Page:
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Tue, Aug 24, 2021

Could China become the Taliban’s new benefactor?

Beijing is eyeing major investments in Afghanistan—but it's up to the Taliban to ease its concerns about security.

New Atlanticist by Amin Mohseni-Cheraghlou, Niels Graham

Afghanistan China

Thu, Aug 5, 2021

Foreign Direct Investment: A new strategy for the United States

With the recent inbound and outbound slowdown in US FDI, state-backed investment in strategic industries must be part of a US FDI strategy for the remainder of the twenty-first century.

Blog Post by Amin Mohseni-Cheraghlou

Economy & Business International Markets

Thu, Jul 22, 2021

China and Sub-Saharan Africa trade: A case of growing interdependence

China’s total merchandise trade with Sub-Saharan Africa has increased by 1864% since 2001. Its increased presence in the region not only increases its access and influence, but also poses significant economic and security risks for the US and EU.

Blog Post by Amin Mohseni-Cheraghlou

China East Africa

Amin Mohseni-Cheraghlou is the macroeconomist at the GeoEconomics Center and an assistant professor of Economics at the American University in Washington, DC. He previously served as a research economist and consultant in different departments of the World Bank between 2007 and 2020. Most noticeably Amin was part of the core team at the World Bank working on several rounds and updates of Bank Regulation and Supervision Survey, Global Financial Development Report, and Global Financial Development Database.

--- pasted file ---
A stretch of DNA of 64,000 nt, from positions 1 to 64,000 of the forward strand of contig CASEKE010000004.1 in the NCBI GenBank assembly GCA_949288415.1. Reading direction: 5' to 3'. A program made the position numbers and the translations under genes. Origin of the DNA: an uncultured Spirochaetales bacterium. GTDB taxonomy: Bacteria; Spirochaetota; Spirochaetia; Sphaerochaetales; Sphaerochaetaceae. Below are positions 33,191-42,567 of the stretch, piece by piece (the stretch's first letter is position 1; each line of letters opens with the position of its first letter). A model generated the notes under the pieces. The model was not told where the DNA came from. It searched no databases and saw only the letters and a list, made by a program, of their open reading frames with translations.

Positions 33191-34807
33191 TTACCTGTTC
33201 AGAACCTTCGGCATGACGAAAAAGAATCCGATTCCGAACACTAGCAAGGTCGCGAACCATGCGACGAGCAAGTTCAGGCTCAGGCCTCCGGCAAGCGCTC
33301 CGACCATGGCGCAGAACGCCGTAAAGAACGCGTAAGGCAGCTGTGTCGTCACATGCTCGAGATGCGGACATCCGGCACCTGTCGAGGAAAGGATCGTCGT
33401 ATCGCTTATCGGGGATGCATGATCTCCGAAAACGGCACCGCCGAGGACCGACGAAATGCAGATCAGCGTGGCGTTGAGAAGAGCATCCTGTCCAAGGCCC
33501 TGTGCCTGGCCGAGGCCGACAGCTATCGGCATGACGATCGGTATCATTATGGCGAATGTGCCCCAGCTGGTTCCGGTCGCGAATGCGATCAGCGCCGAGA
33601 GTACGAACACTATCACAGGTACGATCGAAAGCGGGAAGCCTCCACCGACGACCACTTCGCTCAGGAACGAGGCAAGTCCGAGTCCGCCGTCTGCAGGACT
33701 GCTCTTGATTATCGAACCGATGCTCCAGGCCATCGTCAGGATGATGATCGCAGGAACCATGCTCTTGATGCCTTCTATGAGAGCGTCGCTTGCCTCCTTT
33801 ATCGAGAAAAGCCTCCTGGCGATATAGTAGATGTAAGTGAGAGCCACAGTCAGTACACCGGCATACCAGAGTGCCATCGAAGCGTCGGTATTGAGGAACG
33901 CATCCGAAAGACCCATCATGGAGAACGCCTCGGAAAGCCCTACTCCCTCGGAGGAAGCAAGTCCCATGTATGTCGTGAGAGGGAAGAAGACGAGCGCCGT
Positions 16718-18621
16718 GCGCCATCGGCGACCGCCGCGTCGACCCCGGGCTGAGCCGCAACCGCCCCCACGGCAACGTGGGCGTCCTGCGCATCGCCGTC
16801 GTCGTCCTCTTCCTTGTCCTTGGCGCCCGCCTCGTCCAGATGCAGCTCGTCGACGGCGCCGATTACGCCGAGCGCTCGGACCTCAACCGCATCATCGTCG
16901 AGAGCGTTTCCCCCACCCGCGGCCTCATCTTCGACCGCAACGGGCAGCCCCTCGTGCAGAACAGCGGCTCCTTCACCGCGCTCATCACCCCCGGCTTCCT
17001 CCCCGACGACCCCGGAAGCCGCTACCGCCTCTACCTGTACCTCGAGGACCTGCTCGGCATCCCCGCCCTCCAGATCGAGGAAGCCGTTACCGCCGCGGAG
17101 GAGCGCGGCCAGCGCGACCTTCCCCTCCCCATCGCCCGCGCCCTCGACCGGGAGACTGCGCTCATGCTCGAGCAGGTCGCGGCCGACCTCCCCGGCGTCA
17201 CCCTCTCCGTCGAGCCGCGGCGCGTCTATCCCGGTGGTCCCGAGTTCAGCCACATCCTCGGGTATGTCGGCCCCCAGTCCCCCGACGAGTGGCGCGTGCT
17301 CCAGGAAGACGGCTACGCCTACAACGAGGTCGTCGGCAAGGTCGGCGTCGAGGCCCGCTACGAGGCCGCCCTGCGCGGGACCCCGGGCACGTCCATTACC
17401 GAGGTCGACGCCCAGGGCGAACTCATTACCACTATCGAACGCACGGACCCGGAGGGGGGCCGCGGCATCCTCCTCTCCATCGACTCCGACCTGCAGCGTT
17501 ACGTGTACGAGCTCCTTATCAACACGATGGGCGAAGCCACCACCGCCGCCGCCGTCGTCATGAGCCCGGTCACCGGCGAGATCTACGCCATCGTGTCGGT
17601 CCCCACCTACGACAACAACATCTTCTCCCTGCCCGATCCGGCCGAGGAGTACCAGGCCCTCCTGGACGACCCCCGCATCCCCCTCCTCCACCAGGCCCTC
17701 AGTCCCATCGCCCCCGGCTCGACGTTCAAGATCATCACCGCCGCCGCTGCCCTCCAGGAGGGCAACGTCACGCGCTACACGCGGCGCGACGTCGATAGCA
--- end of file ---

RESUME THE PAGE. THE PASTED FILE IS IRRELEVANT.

Amin’s areas of expertise are development macroeconomics, energy economics, economies of the Middle East and North Africa (MENA), and international political economy with a focus on China and the MENA region. He has also written extensively on interest-free banking and finance and its potential role in reducing poverty in Muslim majority countries. A non-resident fellow at Gulf International Forum and a frequent contributor to Middle East Institute, he writes regularly on economics and climate related issues pertaining the MENA region.

Amin holds a Ph.D. in Economics and an M.A. in International Development from American University and a B.S. in Electrical Engineering from University of Maryland, College Park. He is fluent in Farsi, Turkish, and has a working knowledge of Arabic. Amin, his wife, and their three children live in Maryland.